At training he was always the guy that made you laugh, never stopped from minute one to the last minute of training. He would just have everybody in hysterics, he was just a very funny man and I never met anyone else who could just keep firing little one-liners.
No matter what happened he would always find something funny and he kept the dressing room alive. Mike Davies… the name’s just come to me now!
The lads had been on a night out and Mike Davies was still a bit worse for wear – he didn’t know what day of the week it was! He came out to training and we were doing some hamstring stretches. He kept falling over, but somehow managed to land into a calf stretch.
Then we did this possession game but it kept breaking down because when it was Davies’ turn, he just ran around in circles. The manager, Gary Megson, hadn’t got a clue why it was not working and it was doing his head in. We tried telling Ginge, but he could not take the information on board. Eventually the manager worked out who was causing the problem and sent Ginge running round the outside of the pitch. It was just a funny half an hour where he was totally out of it.
TOUGHEST PLACE TO GO TO
Torquay was always a tough place to go because of the distance. When I went there with Bury we had to get out and train next to some motorway services. That was never very suitable and results never seemed to go our way.
Something always happened at Torquay. I remember going there with Wrexham and I was marking Matty Elliot at set pieces when he scored.We won 2-1 but all the manager, Brian Flynn, kept going on about was me losing my man.
I went down to Torquay again with Carlisle and it happened again. I lost my man, he scored and Torquay won 1-0.
When you’re travelling all the way down to Torquay from Carlisle you do not want to be the one that lost his man from a set-piece.
They were the two times where I remember losing my man and they both were at Torquay.
When I was manager at Bury we got two of our players sent off at Torquay and had to play almost half an hour with nine, but managed to get a draw which was unbelievable – but something had still happened.
FAVOURITE PLACE TO GO
Favourite place for atmosphere would be Old Trafford and Anfield. Fantastic atmospheres. But somewhere I always played well would be Turf Moor. I always used to score or get a good result against Burnley.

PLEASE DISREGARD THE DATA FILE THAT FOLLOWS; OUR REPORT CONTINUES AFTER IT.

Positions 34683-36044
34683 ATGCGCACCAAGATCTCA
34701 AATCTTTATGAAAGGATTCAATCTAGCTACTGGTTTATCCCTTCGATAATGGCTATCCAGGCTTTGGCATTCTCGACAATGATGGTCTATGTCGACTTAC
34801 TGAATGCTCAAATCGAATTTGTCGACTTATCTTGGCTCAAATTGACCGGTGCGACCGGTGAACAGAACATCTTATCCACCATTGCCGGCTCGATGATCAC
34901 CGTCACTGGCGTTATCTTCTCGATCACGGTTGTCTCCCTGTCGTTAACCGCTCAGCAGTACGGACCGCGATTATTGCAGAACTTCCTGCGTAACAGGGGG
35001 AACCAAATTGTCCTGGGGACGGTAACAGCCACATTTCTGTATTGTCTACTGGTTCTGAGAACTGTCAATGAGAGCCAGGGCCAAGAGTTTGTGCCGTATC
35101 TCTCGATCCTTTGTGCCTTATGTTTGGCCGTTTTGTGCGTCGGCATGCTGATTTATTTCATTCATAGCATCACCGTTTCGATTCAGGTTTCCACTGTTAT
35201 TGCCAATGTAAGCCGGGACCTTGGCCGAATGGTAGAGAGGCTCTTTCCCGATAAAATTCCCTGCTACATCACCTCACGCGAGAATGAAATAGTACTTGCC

A lot of the times they were derby games as well, so it would be a great place to do well at.
For atmosphere, Wembley was great but I went there a few times and never once won, so I can’t put that down as somewhere I like going!
The 1995-96 season at Blackpool. We were top of the league, nip and tuck with Swindon Town, then we found ourselves second, 12 points clear with 14 games to go.
Oxford went on an unbelievable run and managed to pip us to runners-up on the last day of the season, so we went into the play-offs. We were 2-0 up in the first leg against Bradford but lost in the second leg.
We had a great team with some quality players who went on to play at a higher level. We had such a good season and for it to blow-up in our face, not just losing out on automatic promotion but to not get to the playoff final, was hard to take.
If we had gone up to the Championship (then known as Division One), we would have had a really good chance to push for the Premier League.
It was a real low-time because we should’ve got promoted, but that team got broken up, Sam Allardyce was sacked as manager and the club took a while to get back on its feet.
Andy Morrison, my assistant at Airbus and the former Plymouth and Man- chester City defender, would like me to say it was him but I never lost against him and usually managed to score, so I can’t!
I played against Gary Pallister at Manchester United and he was so good in the air. He was quick, he was good on the ball and he didn’t seem to have a weakness.You never got any change out of him. He was so difficult.
Things are going really well at Airbus and in the last two years we’ve qualified for the Europa League.
The goal in three years was to get into Europe. I’m in my third year now and we’ve already got into Europe twice, so we’ve proven we can do it.
The long-term goal for me is to get back managing in the Football League and if you keep on being successful then hopefully someone will give you that opportunity.
Toughest opponent: Gary Pallister Toughest place: Torquay United HEAD BOY: Andy Preece in action for Bury against QPR